Cirrus Networks’ (ASX:CNW) founder and executive director, Frank Richmond, is set to step down from his role at the end of June.
Richmond will assume a non-executive director role at the end of the current financial year, a move that will see him removed from the day-to-day running of the company, and relocate back to the United Kingdom.
Richmond founded the Western Australia-based IT solutions provider in 2012, helping to drive growth within the company in his capacity as managing director and, more recently, executive director.
“Cirrus has achieved much thanks to Frank’s vision, entrepreneurial skill, hard work and dedication to the organisation, the staff and the customers,” current managing director, Matt Sullivan, said. “He leaves a wonderful legacy, and the organisation [is] in great shape to build on the next phase of growth.
“We are delighted to retain his expertise and leadership in the non-executive director role,” he said.
The company, which listed publicly on the Australian Securities Exchange (ASX) in July 2015, reported a doubling of revenue for the year to date, compared to the year prior, in its latest market update, announced on 19 May.
Cirrus Networks told shareholders that it expects the trend to continue for the remainder of the financial year, forecasting full year revenue to be in excess of $40 million.
According to the company, much of its revenue growth has come from $4 million worth of deals from Western Australian public utilities, along with other key wins with state and local governments.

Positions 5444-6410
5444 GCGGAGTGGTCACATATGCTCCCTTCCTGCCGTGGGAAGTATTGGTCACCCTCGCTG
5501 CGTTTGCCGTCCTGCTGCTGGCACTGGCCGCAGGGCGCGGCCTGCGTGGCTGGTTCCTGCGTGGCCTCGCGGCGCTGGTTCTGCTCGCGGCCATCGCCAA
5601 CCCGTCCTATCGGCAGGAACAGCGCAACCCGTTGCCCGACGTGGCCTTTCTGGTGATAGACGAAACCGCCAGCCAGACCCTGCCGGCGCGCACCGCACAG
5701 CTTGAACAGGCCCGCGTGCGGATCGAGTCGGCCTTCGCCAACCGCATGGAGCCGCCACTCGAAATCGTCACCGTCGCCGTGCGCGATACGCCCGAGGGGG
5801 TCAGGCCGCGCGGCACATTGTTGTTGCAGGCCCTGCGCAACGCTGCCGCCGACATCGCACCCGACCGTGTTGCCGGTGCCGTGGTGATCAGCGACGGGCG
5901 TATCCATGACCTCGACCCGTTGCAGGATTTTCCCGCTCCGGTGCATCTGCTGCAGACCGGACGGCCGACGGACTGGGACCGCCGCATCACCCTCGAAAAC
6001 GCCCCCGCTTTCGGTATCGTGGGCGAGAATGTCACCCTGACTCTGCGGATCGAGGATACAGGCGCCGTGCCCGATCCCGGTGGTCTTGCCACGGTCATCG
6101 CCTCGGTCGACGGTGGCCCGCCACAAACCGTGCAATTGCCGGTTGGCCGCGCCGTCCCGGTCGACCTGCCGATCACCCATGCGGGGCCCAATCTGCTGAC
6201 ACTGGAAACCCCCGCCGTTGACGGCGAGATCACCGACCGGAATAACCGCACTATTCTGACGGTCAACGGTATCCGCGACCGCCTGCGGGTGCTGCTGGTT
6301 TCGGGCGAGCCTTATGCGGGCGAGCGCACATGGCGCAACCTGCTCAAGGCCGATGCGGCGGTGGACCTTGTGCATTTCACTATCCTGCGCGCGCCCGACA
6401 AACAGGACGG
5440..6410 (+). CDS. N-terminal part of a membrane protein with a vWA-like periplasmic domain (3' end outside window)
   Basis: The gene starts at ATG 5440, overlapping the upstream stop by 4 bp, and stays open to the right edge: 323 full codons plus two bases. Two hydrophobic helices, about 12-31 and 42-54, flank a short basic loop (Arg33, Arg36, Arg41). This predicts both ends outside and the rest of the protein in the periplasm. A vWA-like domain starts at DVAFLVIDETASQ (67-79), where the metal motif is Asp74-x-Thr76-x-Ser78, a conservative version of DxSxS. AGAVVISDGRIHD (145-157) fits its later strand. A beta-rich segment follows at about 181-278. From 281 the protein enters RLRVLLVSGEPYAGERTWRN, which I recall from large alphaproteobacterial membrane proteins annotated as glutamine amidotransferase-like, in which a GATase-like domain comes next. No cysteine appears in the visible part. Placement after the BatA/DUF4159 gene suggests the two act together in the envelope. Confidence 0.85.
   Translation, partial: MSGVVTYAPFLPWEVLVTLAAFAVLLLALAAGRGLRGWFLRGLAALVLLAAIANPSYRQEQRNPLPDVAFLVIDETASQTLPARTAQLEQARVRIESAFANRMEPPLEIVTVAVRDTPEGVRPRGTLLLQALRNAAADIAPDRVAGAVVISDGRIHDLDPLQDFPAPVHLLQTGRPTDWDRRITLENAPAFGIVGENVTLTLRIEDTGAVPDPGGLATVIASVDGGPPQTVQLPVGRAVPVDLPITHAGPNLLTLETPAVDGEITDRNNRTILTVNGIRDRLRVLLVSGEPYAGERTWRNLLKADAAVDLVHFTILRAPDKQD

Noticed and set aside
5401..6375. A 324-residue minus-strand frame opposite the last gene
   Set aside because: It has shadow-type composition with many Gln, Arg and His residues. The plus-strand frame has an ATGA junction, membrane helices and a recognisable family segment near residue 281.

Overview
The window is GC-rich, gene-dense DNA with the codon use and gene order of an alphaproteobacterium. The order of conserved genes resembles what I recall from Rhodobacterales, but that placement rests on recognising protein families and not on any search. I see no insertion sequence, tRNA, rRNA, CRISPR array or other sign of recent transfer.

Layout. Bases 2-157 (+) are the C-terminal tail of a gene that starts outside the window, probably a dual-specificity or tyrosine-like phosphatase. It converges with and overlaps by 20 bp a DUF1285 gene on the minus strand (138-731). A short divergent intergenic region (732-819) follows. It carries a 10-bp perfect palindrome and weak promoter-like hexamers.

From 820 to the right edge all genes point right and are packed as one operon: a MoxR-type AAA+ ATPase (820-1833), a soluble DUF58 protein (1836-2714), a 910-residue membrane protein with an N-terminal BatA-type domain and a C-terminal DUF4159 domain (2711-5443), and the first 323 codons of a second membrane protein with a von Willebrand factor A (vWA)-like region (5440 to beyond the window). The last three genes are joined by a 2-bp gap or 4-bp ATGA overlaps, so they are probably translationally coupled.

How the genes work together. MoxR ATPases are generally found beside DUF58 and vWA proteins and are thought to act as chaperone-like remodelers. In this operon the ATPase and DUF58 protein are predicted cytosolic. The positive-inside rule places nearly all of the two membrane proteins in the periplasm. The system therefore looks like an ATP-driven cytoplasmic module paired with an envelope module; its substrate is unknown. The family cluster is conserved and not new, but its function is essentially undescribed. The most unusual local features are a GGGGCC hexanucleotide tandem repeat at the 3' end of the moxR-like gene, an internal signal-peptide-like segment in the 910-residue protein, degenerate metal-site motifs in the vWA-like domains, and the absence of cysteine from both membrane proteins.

While Cirrus Networks’ Western Australian operation continues to drive the business overall, the company’s strategy of building a growing presence on Australia’s east coast is resulting in new opportunities and reducing the company’s historical reliance on the market in its home state.
Meanwhile, Cirrus Networks continues to invest in its Canberra business, which it expects to be well-placed to access new opportunities in the wake of the Federal Government’s move to hand IT procurement management to the Digital Transformation Agency (DTA), and make use of local suppliers.
At the same time, the acquisition of Melbourne-based IT solutions provider, NGage Technology Group, earlier this year has delivered immediate returns, the company told shareholders.
Since completion of the acquisition, NGage has booked in excess of $4 million in new orders, including “significant” orders with a major unnamed Australian financial institution, and with a national public utility.
The company announced in late March that it had struck a $2.5 million deal to acquire the Victorian IT solutions provider.
The move was expected to address a number of the publicly-listed Perth-based IT solutions integrator’s strategic focus areas of targeted geographical expansion, market share growth and annuity growth.
“NGage has a brand, culture and blue chip client base complementary to our own and we are excited at the opportunities this presents for clients, staff and shareholders,” Sullivan, said, at the time.
Since the acquisition, NGage has continued to grow its existing professional services contracts with the placement of new resources and the extension of existing resources in excess of $1 million with bluechip clients.